Going far beyond Calistoga, a second proposal by the TTB is designed to address the greater problems that emerge when new AVAs are created. This proposal suggests more clearly defined requirements for establishing new AVAs, especially sub-AVAs within existing AVAs; the TTB could choose to remove the smaller AVA entirely from the boundaries of a larger existing AVA, thereby preventing producers in the smaller AVA from also using the larger AVA name as an appellation of origin on their labels. This move is already seeing opposition from wineries and their trade associations, as it goes against traditional appellation systems. But the TTB makes the point that if the smaller AVA is distinct in its own right, being worthy of AVA status in the first place, a winery there shouldn't be able to trade on the name of the larger, surrounding AVA as well.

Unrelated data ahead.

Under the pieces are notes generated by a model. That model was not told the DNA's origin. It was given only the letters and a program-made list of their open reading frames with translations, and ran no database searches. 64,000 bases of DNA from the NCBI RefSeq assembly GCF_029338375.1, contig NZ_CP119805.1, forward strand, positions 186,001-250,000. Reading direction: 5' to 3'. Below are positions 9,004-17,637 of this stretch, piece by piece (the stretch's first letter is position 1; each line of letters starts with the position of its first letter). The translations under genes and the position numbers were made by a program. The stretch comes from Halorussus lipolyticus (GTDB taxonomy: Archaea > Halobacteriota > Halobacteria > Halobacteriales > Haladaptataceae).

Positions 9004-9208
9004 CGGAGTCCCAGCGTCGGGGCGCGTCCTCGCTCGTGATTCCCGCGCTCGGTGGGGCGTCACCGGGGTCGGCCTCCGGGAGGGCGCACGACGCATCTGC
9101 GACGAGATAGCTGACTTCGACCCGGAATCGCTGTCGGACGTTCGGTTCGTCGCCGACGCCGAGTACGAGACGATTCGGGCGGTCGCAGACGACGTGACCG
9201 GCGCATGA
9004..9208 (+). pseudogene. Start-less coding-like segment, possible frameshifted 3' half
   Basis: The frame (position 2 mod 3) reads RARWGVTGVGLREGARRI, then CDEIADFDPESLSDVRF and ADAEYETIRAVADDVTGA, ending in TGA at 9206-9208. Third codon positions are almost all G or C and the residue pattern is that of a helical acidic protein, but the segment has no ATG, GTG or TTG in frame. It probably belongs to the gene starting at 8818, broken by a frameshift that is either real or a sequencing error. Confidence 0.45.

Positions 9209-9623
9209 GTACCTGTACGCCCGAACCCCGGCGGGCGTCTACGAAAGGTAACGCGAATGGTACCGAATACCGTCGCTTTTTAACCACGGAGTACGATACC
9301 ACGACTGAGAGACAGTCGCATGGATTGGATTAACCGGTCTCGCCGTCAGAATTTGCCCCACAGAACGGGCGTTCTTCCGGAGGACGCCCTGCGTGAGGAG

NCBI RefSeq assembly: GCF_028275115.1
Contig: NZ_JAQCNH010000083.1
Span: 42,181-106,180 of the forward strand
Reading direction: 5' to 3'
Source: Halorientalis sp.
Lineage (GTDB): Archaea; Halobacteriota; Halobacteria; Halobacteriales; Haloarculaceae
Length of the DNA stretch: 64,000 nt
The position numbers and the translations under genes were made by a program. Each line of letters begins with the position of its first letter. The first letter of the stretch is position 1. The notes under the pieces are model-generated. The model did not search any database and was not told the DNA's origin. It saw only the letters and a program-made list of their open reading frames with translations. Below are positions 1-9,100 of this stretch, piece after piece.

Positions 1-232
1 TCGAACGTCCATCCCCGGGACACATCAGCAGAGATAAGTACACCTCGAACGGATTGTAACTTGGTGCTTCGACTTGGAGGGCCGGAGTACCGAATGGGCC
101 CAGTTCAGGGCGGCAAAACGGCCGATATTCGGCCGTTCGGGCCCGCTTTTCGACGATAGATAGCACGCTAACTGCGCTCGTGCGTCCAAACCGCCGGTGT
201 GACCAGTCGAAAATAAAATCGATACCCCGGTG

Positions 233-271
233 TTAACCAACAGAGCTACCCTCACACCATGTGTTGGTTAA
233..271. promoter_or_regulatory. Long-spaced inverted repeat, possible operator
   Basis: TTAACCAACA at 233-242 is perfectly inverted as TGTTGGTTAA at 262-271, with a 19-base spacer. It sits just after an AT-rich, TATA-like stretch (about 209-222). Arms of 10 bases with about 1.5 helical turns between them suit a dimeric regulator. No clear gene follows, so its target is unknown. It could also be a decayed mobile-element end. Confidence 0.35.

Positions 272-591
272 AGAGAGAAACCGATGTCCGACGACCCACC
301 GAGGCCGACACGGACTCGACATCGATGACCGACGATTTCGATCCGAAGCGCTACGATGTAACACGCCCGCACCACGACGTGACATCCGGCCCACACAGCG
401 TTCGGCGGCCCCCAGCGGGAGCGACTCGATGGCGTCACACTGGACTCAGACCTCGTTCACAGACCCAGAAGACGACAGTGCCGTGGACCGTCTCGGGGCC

In addition, the proposal questions whether new AVAs should be given precedence over established brand names, or if a system of rolling grandfather-clause dates and label disclaimers (like those suggested for Calistoga) should be created to protect the wineries that would be affected. In part, that system would also serve as a preventative measure to ensure that an AVA petition isn't submitted by one winery or group of wineries purely to harm the business of another.
"Until now, people have assumed that submitting a petition automatically meant that the petition would be granted," said TTB spokesperson Art Resnick. "We want to clarify the grounds for which a petition can be denied."